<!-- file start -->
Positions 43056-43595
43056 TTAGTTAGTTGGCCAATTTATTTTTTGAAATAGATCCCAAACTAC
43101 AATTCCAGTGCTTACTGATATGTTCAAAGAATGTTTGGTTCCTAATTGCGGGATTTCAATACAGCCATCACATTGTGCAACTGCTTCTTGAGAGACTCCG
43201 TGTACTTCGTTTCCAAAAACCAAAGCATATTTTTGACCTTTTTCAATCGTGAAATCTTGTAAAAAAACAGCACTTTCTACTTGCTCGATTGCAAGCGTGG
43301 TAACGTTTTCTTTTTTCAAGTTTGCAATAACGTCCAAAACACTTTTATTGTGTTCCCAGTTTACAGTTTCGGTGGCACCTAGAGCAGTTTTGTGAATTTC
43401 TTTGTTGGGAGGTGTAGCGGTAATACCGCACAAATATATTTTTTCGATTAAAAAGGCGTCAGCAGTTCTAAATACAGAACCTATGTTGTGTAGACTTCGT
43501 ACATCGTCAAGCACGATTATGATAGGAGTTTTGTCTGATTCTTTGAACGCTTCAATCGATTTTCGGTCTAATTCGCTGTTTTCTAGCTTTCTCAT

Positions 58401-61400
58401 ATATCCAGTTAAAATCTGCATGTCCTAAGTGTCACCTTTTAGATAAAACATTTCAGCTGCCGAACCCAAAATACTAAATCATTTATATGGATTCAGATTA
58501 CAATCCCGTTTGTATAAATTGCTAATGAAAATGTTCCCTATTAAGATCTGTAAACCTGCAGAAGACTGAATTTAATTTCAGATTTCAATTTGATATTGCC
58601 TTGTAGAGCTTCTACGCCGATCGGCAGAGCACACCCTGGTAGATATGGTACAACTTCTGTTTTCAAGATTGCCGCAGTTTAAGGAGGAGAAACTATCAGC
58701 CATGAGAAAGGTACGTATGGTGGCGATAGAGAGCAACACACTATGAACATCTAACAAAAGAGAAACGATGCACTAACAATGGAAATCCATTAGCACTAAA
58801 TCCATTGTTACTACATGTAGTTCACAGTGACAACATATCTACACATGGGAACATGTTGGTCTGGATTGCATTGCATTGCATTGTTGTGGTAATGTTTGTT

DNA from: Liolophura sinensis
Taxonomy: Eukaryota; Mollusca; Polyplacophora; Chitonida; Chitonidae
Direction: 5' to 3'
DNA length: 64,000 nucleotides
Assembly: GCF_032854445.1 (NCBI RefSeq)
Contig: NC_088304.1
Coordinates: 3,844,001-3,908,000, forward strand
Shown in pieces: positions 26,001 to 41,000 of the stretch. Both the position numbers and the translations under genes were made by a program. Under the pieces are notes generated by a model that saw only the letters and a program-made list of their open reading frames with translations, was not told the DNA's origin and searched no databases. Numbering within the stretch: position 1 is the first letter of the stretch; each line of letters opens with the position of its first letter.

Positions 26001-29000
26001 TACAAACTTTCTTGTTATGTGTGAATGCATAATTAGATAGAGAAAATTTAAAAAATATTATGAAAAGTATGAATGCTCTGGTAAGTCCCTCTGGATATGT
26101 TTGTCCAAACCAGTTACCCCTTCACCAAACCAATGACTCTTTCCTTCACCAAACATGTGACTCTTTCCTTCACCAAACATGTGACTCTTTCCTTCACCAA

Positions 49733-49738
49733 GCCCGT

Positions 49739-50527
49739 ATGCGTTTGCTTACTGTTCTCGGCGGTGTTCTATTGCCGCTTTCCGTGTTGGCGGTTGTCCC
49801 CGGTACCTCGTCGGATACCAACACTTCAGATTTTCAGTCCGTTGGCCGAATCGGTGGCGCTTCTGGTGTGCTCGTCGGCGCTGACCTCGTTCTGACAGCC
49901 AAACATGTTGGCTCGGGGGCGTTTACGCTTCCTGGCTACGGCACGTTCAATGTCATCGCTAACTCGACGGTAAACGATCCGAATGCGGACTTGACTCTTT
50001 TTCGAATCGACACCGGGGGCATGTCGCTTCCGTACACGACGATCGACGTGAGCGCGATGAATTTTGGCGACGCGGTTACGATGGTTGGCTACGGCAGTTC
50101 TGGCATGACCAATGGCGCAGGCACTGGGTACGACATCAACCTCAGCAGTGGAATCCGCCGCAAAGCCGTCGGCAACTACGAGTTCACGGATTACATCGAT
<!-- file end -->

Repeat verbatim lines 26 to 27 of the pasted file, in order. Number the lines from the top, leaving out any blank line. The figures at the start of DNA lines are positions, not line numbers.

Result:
49733 GCCCGT

Positions 49739-50527